The internal harassment got so bad that I made several trips to the EEOC department begging them for help. They finally took my case but warned me I would get fired. I was living month to month at my apartment and renting a car. My co-anchor Andrew had NO IDEA WHAT WAS GOING ON. In fact, he kept asking me what happened to my car and why I had a rental but I never let him in on my secret because I know he has a family to feed.
My investigator filed his on lawsuit against the EEOC.
The EEOC has been investigating my case since April. I began working with Antonio Jones a federal investigator with the EEOC. He would ask questions like “how many white employees have to wear wigs in order to do their jobs?” Suddenly I got an email that Jones would be gone for 2 months.
It has come to my attention that my federal investigator had to file his own lawsuit against the EEOC. His case documents allege he made “formal complaints regarding the district director and local director. Both of these directors improperly and illegally closed cases to help out certain employers whereas this reflected receiving kickbacks.” I turned in everything I had to the state hoping they would fight for me. To think the state could actually be working with the corporations and not for the people is beyond disheartening. I would reach out to the EEOC for more information but they are closed due to the government shutdown. It is my understanding that my investigator has been protesting himself. He is an army veteran who was injured in Iraq. While on sick leave- due to his disability- his cases including mine were taken away and he was reassigned to another state.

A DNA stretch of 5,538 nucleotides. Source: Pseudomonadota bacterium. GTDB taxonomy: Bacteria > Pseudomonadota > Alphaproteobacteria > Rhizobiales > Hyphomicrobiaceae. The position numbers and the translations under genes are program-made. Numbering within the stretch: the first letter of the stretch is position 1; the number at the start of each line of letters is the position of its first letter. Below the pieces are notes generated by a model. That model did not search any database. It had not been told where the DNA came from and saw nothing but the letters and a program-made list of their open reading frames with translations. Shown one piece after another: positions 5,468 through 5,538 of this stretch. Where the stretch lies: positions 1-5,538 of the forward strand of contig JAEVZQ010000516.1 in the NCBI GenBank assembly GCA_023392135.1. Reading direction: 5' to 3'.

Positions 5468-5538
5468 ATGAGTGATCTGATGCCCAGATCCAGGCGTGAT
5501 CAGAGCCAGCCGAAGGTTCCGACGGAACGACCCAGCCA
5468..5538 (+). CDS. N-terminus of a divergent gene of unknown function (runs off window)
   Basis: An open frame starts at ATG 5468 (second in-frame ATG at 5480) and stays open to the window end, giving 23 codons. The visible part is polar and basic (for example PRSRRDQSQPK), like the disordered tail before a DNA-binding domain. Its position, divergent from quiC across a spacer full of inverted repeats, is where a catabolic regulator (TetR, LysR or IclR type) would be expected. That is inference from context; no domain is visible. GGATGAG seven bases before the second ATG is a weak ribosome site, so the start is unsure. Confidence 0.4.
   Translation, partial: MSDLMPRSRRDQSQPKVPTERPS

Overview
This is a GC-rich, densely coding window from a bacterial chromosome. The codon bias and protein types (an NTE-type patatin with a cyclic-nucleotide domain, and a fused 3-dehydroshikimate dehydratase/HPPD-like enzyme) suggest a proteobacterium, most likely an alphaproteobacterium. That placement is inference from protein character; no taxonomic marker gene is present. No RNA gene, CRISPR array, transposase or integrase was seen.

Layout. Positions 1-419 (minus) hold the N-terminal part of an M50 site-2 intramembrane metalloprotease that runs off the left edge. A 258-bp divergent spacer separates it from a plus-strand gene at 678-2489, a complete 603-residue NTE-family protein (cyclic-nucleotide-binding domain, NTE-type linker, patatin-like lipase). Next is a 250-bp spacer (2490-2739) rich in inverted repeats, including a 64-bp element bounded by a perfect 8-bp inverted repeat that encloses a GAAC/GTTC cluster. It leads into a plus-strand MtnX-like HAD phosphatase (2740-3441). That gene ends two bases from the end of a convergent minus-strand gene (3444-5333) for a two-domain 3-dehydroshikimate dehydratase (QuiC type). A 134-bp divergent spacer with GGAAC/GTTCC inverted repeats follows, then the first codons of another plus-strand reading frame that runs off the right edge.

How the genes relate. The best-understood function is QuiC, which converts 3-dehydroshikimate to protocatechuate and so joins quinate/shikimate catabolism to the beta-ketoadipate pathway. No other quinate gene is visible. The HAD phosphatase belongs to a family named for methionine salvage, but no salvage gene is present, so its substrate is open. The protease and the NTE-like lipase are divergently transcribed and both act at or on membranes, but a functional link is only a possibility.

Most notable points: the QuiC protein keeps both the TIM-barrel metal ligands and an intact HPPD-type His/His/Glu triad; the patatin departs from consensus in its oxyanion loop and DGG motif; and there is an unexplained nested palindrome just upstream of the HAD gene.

America deserves to hear the “untold stories.”
I hope my story resonates with someone. America needs to take care of our journalists, especially journalists of color. We are crucial to democracy.
The next post in my series of Reporting on Race in America, I will detail the investigations I was forced to shut down in Mississippi including the hanging death of Willie Jones Jr, Governor Bryant’s possible connection to the Bryant family responsible for the death of Emmett Till, the lack of state support for Historically Black Colleges and Universities, a sit down interview with the previous Mayor in Jackson detailing the problems his administration faced, the questions we could have asked about the only legal marijuana farm in the United States allowed grow the drug for research.
How you can support me.
For the first time in my life, I collected unemployment but the money has run out. Despite my love for journalism, I’ve been looking outside of my field for a full-time job. Find me on social media, alike and follow is absolutely free and it goes a long way. If you would like to support me financially and my goal to report stories about people of color on a national level, check out my website www.thenoblejournalist.com and preorder your #blackjournalistsmatter shirts. Your money will support me and the Young Black Journalists of the National Association of Black Journalists. We will be holding our annual Millennial Media Summit in New York City March 2nd at Columbia University. We hope to see you there.
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- Brittany Noble Speaks: Why I Disappeared From Television - Tuesday, January 8, 2019